This differs from the adversarial command and control style found in many conventional organisations. While many of the new collaborative network leadership approaches emerging recently vaguely embody an eco-centric spirit, they often do not have structure or procedures in place whereby they can clearly demonstrate that team decisions are taken with equivalence. Start-ups and more experimental enterprises are often informal, loosely ‘democratic’, flat, sharing-oriented, open source and with mutual understanding, and this works (for a while at least), because they are composed of like-minded people. Sociocracy alleviates the need for like-mindedness and homogeneity, with its associated risk of groupthink. Rather it respects and embraces diversity through its efficient decision-making process guaranteeing equivalence. The trigger that enables a group to refine its decisions by tapping into collective wisdom, is not democratic opposition, but paramount objections.



One of the three core principles of sociocracy is consent. Unlike consensus, which painfully asks for communal agreement, an almost impossible and laborious feat, consent is simply the absence of strong enough objection(s) which could jeopardise a team’s or circle’s ability to achieve its aims. Objections are always in relation to aims (hence “paramount”), never for their own sake. Policy and role decisions are made by consent and given a term by when they must be reviewed, so no decision is permanent. This enables a flexible “good enough for now” approach, with design prototype thinking. An objection is not a block, but an invitation for all to improve and enrich a decision being taken. Likewise Andon is not a block to production, but invites those affected to refine the system to enable a zero-defect production flow.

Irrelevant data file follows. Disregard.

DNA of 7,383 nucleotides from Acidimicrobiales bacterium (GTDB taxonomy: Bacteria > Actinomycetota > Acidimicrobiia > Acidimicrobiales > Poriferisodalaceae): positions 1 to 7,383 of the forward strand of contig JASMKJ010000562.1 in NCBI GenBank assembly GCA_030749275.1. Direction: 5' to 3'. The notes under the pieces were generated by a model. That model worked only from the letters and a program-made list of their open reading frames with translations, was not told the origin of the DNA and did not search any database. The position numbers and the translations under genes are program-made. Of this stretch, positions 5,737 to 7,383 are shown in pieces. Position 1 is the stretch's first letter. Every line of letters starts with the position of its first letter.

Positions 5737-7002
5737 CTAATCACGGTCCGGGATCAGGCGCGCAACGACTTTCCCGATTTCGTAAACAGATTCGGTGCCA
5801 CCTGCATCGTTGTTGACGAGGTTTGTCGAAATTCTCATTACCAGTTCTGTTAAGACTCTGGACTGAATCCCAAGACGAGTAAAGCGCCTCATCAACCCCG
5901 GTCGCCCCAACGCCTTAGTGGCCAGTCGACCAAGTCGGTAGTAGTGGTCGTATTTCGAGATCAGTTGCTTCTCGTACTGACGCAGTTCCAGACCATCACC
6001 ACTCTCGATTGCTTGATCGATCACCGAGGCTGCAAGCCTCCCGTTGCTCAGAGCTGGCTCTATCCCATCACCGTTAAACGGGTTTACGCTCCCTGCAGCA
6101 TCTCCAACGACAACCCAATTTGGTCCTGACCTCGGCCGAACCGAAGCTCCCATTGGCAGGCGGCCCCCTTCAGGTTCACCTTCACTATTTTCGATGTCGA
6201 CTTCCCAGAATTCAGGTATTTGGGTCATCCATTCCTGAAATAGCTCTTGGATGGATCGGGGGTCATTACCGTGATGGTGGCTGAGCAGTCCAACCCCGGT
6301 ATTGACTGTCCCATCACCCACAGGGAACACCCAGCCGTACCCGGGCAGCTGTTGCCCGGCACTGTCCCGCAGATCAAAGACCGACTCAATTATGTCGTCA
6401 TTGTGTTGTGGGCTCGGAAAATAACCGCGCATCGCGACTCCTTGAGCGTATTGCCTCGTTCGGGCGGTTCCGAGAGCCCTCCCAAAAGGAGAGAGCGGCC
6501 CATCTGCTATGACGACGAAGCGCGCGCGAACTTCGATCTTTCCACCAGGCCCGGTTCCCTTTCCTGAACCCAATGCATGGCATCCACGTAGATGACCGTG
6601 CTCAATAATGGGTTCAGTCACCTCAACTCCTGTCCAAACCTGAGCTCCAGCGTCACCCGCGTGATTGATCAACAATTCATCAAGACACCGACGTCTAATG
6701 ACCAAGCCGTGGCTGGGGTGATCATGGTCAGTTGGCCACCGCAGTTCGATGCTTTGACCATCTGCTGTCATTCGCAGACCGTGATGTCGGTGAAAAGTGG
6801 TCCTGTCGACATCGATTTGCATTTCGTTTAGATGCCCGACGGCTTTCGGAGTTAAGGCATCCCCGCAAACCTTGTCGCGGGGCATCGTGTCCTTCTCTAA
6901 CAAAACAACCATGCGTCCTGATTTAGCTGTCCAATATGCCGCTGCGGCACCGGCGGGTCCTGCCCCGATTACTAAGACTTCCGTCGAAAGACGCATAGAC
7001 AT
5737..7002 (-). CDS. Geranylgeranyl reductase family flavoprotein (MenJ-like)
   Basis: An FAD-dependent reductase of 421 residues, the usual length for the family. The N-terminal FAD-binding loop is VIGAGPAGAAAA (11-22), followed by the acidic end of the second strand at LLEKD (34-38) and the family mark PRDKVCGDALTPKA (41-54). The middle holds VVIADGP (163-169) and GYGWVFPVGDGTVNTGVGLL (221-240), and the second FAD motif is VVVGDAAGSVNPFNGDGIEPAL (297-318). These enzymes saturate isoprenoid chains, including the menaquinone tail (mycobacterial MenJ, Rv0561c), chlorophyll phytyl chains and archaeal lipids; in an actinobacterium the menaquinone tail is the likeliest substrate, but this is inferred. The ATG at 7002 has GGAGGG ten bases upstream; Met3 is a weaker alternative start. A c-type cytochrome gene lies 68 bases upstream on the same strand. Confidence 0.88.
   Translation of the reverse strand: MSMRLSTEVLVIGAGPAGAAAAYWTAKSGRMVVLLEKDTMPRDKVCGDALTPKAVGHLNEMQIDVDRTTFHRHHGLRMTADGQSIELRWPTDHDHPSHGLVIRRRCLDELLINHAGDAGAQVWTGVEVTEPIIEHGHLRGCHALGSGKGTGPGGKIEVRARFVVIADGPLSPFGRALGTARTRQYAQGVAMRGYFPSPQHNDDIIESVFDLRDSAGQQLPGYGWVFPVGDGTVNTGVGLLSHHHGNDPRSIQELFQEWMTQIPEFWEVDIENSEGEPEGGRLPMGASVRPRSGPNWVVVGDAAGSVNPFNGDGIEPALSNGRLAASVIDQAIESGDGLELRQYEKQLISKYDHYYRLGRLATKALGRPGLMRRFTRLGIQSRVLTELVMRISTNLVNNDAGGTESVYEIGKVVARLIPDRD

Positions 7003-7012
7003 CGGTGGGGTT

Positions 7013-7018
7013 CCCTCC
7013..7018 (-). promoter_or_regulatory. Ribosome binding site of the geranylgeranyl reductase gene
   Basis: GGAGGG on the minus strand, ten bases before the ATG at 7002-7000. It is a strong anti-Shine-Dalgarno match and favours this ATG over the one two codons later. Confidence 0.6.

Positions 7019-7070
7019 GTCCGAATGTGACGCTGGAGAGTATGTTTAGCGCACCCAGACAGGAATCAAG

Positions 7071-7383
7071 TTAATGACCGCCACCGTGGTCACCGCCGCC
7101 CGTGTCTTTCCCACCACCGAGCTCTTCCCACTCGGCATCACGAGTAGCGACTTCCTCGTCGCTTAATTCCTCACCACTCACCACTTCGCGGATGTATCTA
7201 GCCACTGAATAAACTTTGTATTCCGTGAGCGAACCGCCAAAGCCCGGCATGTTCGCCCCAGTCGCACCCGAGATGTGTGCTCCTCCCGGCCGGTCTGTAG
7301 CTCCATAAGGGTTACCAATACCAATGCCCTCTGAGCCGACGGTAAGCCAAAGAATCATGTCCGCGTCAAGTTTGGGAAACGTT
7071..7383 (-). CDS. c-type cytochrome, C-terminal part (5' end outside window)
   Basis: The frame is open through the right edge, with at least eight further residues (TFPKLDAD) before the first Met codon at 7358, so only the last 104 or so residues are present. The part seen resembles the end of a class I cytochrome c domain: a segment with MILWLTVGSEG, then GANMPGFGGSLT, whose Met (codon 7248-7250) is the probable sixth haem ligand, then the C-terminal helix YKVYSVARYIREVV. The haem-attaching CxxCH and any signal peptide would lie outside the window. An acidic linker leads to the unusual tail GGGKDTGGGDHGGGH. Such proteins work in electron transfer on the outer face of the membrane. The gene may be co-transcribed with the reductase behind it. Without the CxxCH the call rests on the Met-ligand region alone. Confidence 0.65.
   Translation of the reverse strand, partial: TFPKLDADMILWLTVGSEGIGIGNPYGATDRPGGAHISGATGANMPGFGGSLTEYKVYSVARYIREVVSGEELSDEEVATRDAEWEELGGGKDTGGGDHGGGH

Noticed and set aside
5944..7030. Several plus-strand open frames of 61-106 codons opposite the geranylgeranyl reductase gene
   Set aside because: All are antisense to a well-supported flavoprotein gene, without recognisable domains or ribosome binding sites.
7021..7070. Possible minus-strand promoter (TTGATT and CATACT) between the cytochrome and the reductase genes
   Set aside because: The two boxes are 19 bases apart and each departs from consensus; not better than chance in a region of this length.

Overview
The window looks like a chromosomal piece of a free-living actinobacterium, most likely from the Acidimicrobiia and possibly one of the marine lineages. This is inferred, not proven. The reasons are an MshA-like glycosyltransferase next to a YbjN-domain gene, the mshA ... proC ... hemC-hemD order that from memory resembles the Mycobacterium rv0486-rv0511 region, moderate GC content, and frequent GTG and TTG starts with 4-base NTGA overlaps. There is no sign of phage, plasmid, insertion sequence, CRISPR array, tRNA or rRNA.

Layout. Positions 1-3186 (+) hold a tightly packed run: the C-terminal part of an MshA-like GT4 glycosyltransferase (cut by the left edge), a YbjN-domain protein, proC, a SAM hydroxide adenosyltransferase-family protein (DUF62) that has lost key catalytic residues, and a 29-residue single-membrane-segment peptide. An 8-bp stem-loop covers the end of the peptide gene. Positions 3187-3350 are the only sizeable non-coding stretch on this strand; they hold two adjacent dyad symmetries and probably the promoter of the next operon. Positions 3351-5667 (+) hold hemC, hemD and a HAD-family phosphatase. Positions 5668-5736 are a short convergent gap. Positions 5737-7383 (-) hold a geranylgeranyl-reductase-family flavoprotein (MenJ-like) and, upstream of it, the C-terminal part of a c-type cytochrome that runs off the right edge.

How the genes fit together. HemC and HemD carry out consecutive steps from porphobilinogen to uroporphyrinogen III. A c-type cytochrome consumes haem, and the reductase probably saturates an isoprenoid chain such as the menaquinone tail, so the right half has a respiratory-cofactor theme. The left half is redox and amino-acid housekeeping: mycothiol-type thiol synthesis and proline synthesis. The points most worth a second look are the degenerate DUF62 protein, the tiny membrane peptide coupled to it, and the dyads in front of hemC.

Objections in sociocracy are gifts: they alert one of potential problems ahead. They function a bit like hormones in the body – they send feedback data which enables the body system to stabilise. Proposals are refined to resolve those objections, making for wiser more balanced decisions. The experimental ‘good enough for now’ approach allows for complex perspectives to be considered, warning signs to be heard and respected early, and agility to be generated through iteration. Meetings are more productive and focussed, because with every voice listened to equivalently, people do not feel the need to speak just for the sake of being heard – egos are kept in check.

For some managers giving front-line staff the power to object, to halt the line, may seem radical. I happen to think it is the other way round, if it serves to generate wiser more considered decisions, or better more reliable products or services. Surely it is denying frontline people the power to object which is radical, brutal and destructive. Why? Because it stifles the very feedback mechanisms which enable organic systems to work. This is like preventing hormones from doing their job. What we need is for people doing the value-creating work to be engaged and free to object to issues that hamper goals. While some of us talk of democratising organisations, I don’t believe “democracy”, based on opposition and win-lose, is such a good model, what we need is one based on objections and win-win.


So what’s wrong with democratic debate?